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Butterfly Conservation- Glasgow & South West Scotland Branch


Green Hairstreak (Callophrys rubi)

Description

This feisty little butterfly (27-34mm wingspan) has green wings that subtly change colour from brilliant emerald to turquoise-green depending on how light hits the scales of their wings. At rest the green hairstreak always keeps itís wings closed-showing itís beautiful green under-wings. Despite their fantastic colouring they are very difficult to see when at rest on vegetation. Their brown upper-wings are only visible in flight, giving the impression of a small brown hyperactive moth zipping about. The sexes are similar in appearance, with the female being slightly bigger. Males are territorial and use perches on bracken fronds or prominent branches on shrubs to launch attacks on intruding males or even other species that wander past. The eyes of the green hairstreak, like those of the small copper and common blue are surrounded by a white ring that gives them the appearance of a cute cartoon character.

Credit: Scott Shanks
Credit: Anon
Credit: Scott Shanks

Life Cycle

After emerging in late April or early May, adults make use of any good weather conditions to find mates and reproduce. The pale greenish-white eggs are laid on a variety of plant species including blaeberry, gorse, birds-foot trefoil, common rock-rose, broom, cross-leaved heath and even bramble. In Scotland, blaeberry is the preferred larval food plant. The green caterpillars have yellow-green markings when fully grown, and like other lycaenid larvae (blues, hairstreaks and coppers), are shaped a like woodlice/slaters. Only one generation is produced per year. In July after feeding on young buds and shoots the caterpillar forms a brownish pupa near the ground which is thought to produce ant-attracting pheromones. Ants then carry it underground where it overwinters safely in the temperature-regulated conditions of their nest. The ant Myrmica sabuleti is known to respond to green hairstreak pupae, but other species of ants may also be attracted.

Flight Times

The green hairstreak is one of the earliest emerged of our non-hibernating butterflies in South West Scotland. It can be found on the wing from late April to late June. Earlier emergence occurs following mild winters and warm springs. Adults live for about 2 weeks so breeding success can be sensitive to extended periods of inclement Spring weather.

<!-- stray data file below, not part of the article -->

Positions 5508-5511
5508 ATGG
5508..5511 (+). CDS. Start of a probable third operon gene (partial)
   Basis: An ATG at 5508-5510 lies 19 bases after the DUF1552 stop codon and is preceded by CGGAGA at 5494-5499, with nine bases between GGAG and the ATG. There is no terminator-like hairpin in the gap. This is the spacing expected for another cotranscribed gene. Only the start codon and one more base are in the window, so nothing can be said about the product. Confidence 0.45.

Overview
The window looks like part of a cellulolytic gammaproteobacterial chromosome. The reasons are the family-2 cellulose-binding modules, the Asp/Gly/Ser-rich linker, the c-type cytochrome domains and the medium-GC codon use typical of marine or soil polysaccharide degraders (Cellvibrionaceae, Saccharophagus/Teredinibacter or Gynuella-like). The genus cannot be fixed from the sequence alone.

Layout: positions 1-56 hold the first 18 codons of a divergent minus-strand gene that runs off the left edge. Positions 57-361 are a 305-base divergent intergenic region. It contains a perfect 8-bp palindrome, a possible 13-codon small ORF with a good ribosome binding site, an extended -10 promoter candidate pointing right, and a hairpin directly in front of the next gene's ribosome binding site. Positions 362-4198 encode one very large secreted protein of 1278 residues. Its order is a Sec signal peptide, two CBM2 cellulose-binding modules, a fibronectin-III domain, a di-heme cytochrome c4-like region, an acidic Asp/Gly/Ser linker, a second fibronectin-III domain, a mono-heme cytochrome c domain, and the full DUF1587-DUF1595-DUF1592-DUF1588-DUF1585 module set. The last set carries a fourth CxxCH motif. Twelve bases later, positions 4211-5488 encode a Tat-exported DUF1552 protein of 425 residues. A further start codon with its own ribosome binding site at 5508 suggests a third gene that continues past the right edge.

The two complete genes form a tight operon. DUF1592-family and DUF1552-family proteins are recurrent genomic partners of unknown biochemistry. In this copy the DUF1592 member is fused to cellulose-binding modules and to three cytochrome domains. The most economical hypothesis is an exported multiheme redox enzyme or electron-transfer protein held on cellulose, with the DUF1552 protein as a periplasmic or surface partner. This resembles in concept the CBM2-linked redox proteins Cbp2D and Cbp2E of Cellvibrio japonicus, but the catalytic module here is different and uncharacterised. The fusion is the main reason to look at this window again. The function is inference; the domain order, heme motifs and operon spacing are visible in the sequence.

Habitat & Distribution in SW Scotland

The green hairstreak has a relatively wide distribution across Britain, but data suggests that itís declining across itís range and many colonies have been lost due to habitat destruction. In South West Scotland it is found on moorland, upland forest glades and on wet heathland, often associated with birches which provide shelter and perches for the males to use while defending their territory. In open moorland, it can often be found sheltering from the wind in vegetation along stream gullies or ditches. Adults nectar at the flowers of blaeberry and other larval food plants, as well as hawkweeds and brambles.

Distribution map 2010

References

  • Futter, K., Sutcliffe, R., Welham, D., Welham, A., Rostron, A., MacKay, J., Gregory, N., McCleary, J., Tait, T., Black, J. & Kirkland, P. 2006. Butterflies of South West Scotland. Argyll Publishing. (see Atlas page)
  • Asher, J., Warren, M, Fox, R., Harding, P., Jeffcoate, G., Jeffcoate, S. 2001. The Millennium Atlas of Butterflies in Britain & Ireland. Oxford University Press.
  • Fox, R., Asher, J., Brereton, T., Roy, D., Warren, M. 2006. The State of Butterflies in Britain and Ireland. Pisces Publications.
  • Tomlinson, D. & Still, R. 2002. Britainís Butterflies. WILDGuides

Written by Scott Shanks


 
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